Onstage near Dr. King, singer Mahalia Jackson reportedly kept saying, “Tell ’em about the dream, Martin”, & while no one knew if he heard her, it could likely have been the inspiration he needed.  Dr. King then continued, “Even though we face the difficulties of today & tomorrow, I still have a dream.  It is a dream deeply rooted in the American dream…”. And then the famous Baptist preacher preached on, adding repetition & outlining the specifics of his dream.  While this improvised speech given on that hot August day in 1963 was not considered a universal success immediately, it is now recognized as one of the greatest speeches in American history.



February 1st, 2018 by Goshen Public Library No comments »

The iconic character Betty Boop was inspired by a black jazz singer in Harlem.  Introduced by cartoonist Max Fleischer in 1930, the caricature of the jazz age flapper was the first and most famous sex symbol in animation.  Betty Boop is best known for her revealing dress, curvaceous figure, and signature vocals “Boop Oop A Doop!”.  While there has been controversy over the years, the inspiration has been traced back to Esther Jones who was known as “Baby Esther” and performed regularly in the Cotton Club in the 1920s.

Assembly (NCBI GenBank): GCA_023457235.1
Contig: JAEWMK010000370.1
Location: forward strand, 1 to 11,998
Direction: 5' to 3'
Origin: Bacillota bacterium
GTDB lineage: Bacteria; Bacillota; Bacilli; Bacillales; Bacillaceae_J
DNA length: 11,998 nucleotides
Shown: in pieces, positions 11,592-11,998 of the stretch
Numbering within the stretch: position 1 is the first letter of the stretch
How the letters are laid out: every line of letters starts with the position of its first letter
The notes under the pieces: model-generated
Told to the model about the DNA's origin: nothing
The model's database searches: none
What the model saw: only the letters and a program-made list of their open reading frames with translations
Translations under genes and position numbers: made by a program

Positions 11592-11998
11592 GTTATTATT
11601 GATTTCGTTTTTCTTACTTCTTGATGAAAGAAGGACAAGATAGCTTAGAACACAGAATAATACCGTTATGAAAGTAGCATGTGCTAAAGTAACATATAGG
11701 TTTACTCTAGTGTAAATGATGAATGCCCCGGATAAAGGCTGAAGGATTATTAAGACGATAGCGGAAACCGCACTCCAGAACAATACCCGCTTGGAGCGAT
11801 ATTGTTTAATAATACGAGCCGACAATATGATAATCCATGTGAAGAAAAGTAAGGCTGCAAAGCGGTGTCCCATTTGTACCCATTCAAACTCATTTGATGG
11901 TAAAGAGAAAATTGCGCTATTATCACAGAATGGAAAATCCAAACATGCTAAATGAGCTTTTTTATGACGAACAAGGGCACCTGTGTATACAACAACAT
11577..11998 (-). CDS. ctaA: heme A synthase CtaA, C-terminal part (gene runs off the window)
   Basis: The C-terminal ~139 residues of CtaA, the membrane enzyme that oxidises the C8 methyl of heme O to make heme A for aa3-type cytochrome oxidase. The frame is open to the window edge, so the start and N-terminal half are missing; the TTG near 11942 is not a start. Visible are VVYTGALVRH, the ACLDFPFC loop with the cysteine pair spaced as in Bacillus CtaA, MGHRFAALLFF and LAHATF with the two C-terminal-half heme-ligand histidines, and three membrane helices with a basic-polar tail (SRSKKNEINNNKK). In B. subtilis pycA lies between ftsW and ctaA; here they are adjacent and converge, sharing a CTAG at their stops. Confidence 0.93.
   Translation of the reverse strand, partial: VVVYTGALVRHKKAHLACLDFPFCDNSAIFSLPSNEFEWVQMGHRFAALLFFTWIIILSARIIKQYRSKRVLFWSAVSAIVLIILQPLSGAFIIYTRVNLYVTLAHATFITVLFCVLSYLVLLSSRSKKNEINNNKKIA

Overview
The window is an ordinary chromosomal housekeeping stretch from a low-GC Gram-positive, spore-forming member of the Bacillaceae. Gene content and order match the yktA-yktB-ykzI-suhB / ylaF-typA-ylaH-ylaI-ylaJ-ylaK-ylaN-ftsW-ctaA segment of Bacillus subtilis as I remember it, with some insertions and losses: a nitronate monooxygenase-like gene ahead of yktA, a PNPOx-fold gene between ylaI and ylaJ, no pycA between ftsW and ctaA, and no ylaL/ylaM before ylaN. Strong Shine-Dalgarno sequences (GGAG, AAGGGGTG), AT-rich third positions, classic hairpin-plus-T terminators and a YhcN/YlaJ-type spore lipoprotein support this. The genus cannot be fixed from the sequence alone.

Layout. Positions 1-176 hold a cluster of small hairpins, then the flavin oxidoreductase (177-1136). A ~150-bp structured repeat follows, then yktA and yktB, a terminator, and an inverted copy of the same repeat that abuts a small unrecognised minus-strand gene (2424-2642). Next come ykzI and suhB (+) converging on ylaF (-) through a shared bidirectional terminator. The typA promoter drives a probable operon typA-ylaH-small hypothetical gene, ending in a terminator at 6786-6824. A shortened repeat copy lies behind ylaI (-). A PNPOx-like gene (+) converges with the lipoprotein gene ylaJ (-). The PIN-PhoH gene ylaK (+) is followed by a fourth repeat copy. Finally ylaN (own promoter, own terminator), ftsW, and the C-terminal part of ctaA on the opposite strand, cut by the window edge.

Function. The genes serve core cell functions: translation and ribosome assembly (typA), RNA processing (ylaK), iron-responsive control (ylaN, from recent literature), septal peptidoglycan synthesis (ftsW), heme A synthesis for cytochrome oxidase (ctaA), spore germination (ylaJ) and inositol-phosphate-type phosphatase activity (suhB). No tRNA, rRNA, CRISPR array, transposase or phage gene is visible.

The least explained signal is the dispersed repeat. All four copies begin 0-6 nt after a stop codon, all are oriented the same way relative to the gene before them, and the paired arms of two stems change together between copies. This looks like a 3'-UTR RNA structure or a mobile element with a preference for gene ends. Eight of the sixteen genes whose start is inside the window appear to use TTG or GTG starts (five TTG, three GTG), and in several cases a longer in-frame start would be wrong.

Baby Esther’s trademark vocal style of using “boops” & other childlike scat sounds attracted the attention of actress Helen Kane during a performance.  After seeing Baby Esther, Helen Kane adopted her style & began using “boops” in her songs as well.  Finding fame early on, Helen Kane often included this “baby style” into her music.  When Betty Boop was introduced, Kane promptly sued Fleischer & Paramount Publix Corporation stating they were using her image & style.  However, video evidence came to light of Baby Esther performing in a nightclub, & the courts ruled against Helen Kane stating she did not have exclusive rights to the “booping” style or image, & that the style, in fact, pre-dated her.

Baby Esther’s “baby style” did little to bring her mainstream fame & she died in relative obscurity.  But a piece of her lives on in the iconic character Betty Boop.